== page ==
The Fox with a Velvet Tail (1971) Blu-ray Review: An Engaging Twist on the Giallo

From the surreal (and trippy) animated opening credits accompanied by a spectacular track by the mysterious talents of one Shawn Robinson (a tune which serves as the underlying theme throughout the bulk of the production), it is rather obvious this Italian/Spanish co-production is very different from other gialli of the time. Or any time, for that matter. Indeed, as the intriguing (if somewhat predictable) film ‒ also known as to English-speaking audiences as In the Eye of the Hurricane ‒ plays out, it seems to transgress from the routinely bloody and sex-laden Euro “whodunit” the giallo is now known for into something which I can only attempt to describe as “the grand uncle of the ’90s Cable TV erotic thriller.” But in a good way.

Analía Gadé is the tormented heroine here in this romantic mystery (spoiler: she rarely exposes much skin), whose existence becomes laced with life-threatening accidents after she leaves hubby Tony Kendall (just wait until you see him sporting that see-through mesh shirt!) for the dashing charms of Europe’s answer to Robert Wagner, monsieur Jean Sorel. Rosanna Yanni (the staturely stacked co-star of several Paul Naschy Euro horror films, including Count Dracula’s Great Love) and a sublimely excellent (to say nothing of pimpin’) Maurizio Bonuglia also highlight this unique take on the giallo thriller from director/co-writer José María Forqué, which also features a scene which surely must have inspired Sam Raimi’s Spider-Man.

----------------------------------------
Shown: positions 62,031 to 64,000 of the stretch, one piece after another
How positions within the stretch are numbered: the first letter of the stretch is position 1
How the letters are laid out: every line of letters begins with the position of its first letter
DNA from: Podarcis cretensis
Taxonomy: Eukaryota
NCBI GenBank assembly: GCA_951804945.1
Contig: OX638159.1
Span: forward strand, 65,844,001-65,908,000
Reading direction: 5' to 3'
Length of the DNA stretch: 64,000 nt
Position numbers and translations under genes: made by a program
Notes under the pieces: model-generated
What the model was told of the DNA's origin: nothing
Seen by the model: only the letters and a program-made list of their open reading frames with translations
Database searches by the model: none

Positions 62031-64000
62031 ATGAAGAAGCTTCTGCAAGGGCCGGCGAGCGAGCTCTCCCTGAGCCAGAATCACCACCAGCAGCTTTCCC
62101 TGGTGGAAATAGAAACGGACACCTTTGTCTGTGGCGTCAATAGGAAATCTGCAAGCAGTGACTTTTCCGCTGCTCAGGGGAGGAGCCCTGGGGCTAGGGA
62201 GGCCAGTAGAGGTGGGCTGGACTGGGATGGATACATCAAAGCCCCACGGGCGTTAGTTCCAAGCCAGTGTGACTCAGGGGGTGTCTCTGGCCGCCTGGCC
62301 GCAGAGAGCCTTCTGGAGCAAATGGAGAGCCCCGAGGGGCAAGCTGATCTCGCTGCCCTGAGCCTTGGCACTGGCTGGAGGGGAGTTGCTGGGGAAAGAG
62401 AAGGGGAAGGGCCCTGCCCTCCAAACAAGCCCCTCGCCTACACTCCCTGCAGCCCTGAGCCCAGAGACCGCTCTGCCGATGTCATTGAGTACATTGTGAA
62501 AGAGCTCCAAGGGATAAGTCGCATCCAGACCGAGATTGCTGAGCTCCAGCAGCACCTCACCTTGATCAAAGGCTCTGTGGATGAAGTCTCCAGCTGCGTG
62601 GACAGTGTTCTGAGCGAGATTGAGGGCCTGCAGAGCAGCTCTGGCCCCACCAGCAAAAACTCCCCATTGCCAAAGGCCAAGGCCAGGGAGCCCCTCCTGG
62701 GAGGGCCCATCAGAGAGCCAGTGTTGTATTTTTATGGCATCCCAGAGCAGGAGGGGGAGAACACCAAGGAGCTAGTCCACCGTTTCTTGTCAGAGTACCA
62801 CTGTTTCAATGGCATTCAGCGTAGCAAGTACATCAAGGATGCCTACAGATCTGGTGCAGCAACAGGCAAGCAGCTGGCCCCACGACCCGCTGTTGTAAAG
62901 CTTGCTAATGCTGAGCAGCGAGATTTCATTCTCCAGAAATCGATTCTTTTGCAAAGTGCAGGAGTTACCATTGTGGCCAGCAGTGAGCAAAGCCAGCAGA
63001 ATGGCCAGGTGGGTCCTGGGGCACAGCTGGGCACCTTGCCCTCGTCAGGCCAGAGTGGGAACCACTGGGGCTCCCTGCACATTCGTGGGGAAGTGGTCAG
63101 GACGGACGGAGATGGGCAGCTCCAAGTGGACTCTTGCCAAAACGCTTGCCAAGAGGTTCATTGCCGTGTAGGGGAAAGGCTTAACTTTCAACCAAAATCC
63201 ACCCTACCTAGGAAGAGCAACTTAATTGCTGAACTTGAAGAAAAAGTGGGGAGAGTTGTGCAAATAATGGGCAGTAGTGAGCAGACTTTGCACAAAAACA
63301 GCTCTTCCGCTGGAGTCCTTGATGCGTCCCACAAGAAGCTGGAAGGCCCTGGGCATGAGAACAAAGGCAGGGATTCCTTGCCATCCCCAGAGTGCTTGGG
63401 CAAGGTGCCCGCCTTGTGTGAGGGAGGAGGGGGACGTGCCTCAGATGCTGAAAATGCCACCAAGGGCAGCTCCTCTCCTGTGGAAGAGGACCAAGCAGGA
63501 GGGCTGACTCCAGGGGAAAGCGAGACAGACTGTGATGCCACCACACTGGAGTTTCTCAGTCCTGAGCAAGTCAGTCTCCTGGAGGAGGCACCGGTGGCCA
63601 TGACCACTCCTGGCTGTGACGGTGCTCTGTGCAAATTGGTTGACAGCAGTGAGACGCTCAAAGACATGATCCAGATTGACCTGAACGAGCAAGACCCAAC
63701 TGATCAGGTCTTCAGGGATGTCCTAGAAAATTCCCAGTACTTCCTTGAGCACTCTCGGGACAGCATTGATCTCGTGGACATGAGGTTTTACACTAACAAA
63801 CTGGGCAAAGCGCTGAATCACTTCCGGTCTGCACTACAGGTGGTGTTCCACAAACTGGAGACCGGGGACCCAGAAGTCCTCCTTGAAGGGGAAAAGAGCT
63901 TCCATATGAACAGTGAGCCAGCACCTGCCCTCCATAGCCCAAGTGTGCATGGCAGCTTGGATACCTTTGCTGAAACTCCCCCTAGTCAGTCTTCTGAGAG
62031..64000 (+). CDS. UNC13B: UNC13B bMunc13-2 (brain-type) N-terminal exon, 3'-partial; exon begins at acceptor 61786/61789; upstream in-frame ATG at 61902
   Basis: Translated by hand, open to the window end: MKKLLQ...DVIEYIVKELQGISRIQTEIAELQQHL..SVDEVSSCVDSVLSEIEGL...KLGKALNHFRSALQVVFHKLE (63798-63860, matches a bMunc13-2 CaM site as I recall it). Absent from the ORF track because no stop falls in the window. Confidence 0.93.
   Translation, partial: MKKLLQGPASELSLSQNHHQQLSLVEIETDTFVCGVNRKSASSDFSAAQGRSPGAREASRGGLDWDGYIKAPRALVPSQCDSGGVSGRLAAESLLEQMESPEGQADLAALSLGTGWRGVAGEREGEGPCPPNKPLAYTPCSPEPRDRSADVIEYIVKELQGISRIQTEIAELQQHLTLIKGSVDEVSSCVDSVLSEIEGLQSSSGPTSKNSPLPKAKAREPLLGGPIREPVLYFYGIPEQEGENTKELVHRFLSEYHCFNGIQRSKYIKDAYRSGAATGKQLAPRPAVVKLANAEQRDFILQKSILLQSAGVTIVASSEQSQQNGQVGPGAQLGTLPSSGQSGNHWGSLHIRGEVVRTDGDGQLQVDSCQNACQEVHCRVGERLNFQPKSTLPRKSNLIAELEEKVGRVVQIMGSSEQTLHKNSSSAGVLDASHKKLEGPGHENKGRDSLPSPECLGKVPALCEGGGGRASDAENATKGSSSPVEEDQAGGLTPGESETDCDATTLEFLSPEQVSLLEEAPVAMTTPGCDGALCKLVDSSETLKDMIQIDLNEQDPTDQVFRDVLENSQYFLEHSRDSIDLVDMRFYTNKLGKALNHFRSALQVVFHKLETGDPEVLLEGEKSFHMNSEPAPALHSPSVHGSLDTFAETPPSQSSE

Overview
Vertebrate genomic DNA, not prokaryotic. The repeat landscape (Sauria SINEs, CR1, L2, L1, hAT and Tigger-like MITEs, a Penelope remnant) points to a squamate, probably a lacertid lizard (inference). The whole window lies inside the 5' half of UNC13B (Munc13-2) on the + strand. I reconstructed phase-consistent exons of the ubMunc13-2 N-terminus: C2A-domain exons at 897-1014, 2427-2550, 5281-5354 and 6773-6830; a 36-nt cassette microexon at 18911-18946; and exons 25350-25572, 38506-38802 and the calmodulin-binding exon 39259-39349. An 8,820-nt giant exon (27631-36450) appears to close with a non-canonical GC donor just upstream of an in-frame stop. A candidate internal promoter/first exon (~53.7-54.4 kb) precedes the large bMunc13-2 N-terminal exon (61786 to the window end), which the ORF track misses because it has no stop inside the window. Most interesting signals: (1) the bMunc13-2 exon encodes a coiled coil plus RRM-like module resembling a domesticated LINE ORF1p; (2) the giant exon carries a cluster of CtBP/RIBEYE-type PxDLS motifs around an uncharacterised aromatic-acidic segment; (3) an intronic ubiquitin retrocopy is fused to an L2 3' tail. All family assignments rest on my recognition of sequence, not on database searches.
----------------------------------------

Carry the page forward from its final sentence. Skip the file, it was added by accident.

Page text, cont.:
Mondo Macabro rocks us with this Hurricane, which hits US home video for the first (legitimate) time with a beautiful 1080p transfer of this neglected gem. English and Italian audio options are included in LPCM 2.0, with optional English subtitles. Bonus materials begin with another informative (and, as always, entertaining) audio commentary from the one and only Troy Howarth. Next up is an episode of Eurotika! entitled “So Sweet, So Perverse”, which focusing on European sexpots of the era. Wrapping up this unusual flick from Mondo Macabro is an alternate scene (sans dialogue), a look at the English-language version of the opening and end title credit sequences, and, finally, trailers for the main feature and other Mondo Macabro releases.

Highly Recommended.

Posted in , ,

Luigi Bastardo

Leave a Comment

You must be logged in to post a comment.

Search & Filter